By now it is received wisdom that David Solomon’s apparent victory at Goldman Sachs over rival co-president Harvey Schwartz is a reflection of where the emphasis of that firm is heading – namely, towards investment banking and away from the traders.
Solomon won out partly by virtue of his pedigree in investment banking, whereas Schwartz was hurt by his trading heritage.
That is broadly right, but there is a finer distinction at work too. Both men have had to preside over changes of strategy. Solomon has arguably nailed his; Schwartz’s efforts look a lot more like a work in progress and he has run out of time.
Proof that you can shift gears to match the zeitgeist matters more than ever in banking management at the moment – Jamie Dimon might be an exception (in all sorts of ways), but take a look around at the best bank chiefs and senior executives right now and they are change managers rather than steady-as-she-goes merchants.
So, too, has it been at Goldman. While the institutional side of the business was reaping the rewards of a buoyant environment for the kinds of trading clients that Goldman focused on, like hedge funds, investment banking had a few things to tackle.
One of those issues was sorting out the firm’s approach to debt capital markets work, which was at times oddly selective, even by Goldman standards. A conscious effort in leveraged finance, for example, is one of the things that has helped it build its DCM business to $3 billion of revenues in 2017 – more than double what it brought in six years earlier.
Goldman ranks fourth for global DCM in the last 12 months, according to Dealogic, behind the leading trio of Citi, JPMorgan and Bank of America Merrill Lynch. In 2010, it was eighth.
Its rise since then has not seen it grab noticeably more market share – that is still about 4.5%, compared with the leaders’ 6.5%; much the same levels, incidentally, as in 2010. But it has maintained its share and doubled its revenues while names like Deutsche Bank, Barclays and UBS have slipped.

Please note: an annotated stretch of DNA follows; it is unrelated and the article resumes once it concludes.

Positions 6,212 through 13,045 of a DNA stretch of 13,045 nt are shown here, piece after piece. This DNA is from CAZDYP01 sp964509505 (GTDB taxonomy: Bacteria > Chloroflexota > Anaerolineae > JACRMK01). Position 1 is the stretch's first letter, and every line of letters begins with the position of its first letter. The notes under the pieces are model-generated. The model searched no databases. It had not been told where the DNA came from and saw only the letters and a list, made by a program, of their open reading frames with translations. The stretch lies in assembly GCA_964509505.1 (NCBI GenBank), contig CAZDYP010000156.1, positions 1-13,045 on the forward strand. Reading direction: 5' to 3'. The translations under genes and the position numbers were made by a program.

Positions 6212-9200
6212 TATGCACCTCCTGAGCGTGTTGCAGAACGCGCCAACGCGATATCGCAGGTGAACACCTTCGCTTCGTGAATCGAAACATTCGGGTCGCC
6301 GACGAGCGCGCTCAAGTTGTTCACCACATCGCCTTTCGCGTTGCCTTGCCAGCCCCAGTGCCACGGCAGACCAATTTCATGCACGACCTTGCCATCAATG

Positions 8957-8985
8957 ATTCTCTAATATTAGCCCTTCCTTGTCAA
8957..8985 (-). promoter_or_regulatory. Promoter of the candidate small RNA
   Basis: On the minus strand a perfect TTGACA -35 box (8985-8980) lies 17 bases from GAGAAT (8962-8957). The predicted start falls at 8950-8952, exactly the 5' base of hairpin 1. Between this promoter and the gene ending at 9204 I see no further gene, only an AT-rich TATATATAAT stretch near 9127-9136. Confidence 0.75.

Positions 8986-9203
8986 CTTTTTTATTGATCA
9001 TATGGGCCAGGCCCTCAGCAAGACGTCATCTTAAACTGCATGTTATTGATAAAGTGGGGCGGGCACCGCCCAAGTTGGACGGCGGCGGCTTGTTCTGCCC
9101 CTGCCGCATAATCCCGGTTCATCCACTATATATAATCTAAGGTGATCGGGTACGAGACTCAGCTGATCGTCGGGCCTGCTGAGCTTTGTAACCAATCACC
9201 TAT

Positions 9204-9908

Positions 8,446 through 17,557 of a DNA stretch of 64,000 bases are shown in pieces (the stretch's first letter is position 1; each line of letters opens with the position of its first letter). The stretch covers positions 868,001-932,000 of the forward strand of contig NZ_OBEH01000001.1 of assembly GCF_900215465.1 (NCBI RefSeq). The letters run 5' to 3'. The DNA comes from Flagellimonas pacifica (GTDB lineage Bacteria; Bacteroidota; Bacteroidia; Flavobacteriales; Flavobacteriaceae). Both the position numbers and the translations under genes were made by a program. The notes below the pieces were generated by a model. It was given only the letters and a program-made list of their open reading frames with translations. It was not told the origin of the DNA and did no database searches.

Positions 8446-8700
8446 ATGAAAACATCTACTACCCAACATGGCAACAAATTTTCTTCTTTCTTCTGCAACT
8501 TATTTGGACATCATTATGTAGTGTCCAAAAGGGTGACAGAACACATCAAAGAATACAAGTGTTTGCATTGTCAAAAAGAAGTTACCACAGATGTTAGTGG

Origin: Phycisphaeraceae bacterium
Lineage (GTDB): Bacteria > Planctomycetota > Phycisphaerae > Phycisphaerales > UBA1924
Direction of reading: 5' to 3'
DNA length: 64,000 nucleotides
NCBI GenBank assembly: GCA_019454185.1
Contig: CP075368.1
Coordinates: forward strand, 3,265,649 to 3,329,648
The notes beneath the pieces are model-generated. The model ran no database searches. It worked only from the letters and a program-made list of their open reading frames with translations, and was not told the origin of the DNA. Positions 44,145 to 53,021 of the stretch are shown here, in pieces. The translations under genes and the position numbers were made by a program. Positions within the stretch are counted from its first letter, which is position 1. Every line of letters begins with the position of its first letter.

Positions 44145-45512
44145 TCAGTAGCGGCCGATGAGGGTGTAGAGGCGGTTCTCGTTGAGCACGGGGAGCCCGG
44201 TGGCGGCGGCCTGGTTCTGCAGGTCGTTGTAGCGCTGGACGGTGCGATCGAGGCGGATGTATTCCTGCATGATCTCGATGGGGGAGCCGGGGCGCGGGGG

It has also poured more effort into creative capital commitments – one of the reasons behind Euromoney’s choice of Goldman for World’s best bank for financing in our 2017 Awards for excellence.
Goldman has traditionally been seen as a sell-side house in M&A advisory and deservedly so. Over the last 10 years, its deal count has stayed at just over 60% sell side (an average of 220 transactions a year), with bankers at the firm proud of their higher likelihood of getting paid than rivals who spend more time chasing potential buyers.
That ratio isn’t changing yet, but there have been important tweaks to it, not least a push for bigger individual buy-side mandates and bigger capital commitments to bridge financings. It is a subtle shift, but one that illustrates the ability of a heritage franchise like Goldman M&A to adapt. It has also fed through to the DCM performance.
On trading, however, the movement has been the other way. Schwartz is full of ideas on how to make that business better suited to conditions. In fact, had the succession timing been a little different, he might yet have been bailed out by an environment that is are already shifting back towards Goldman’s traditional strengths.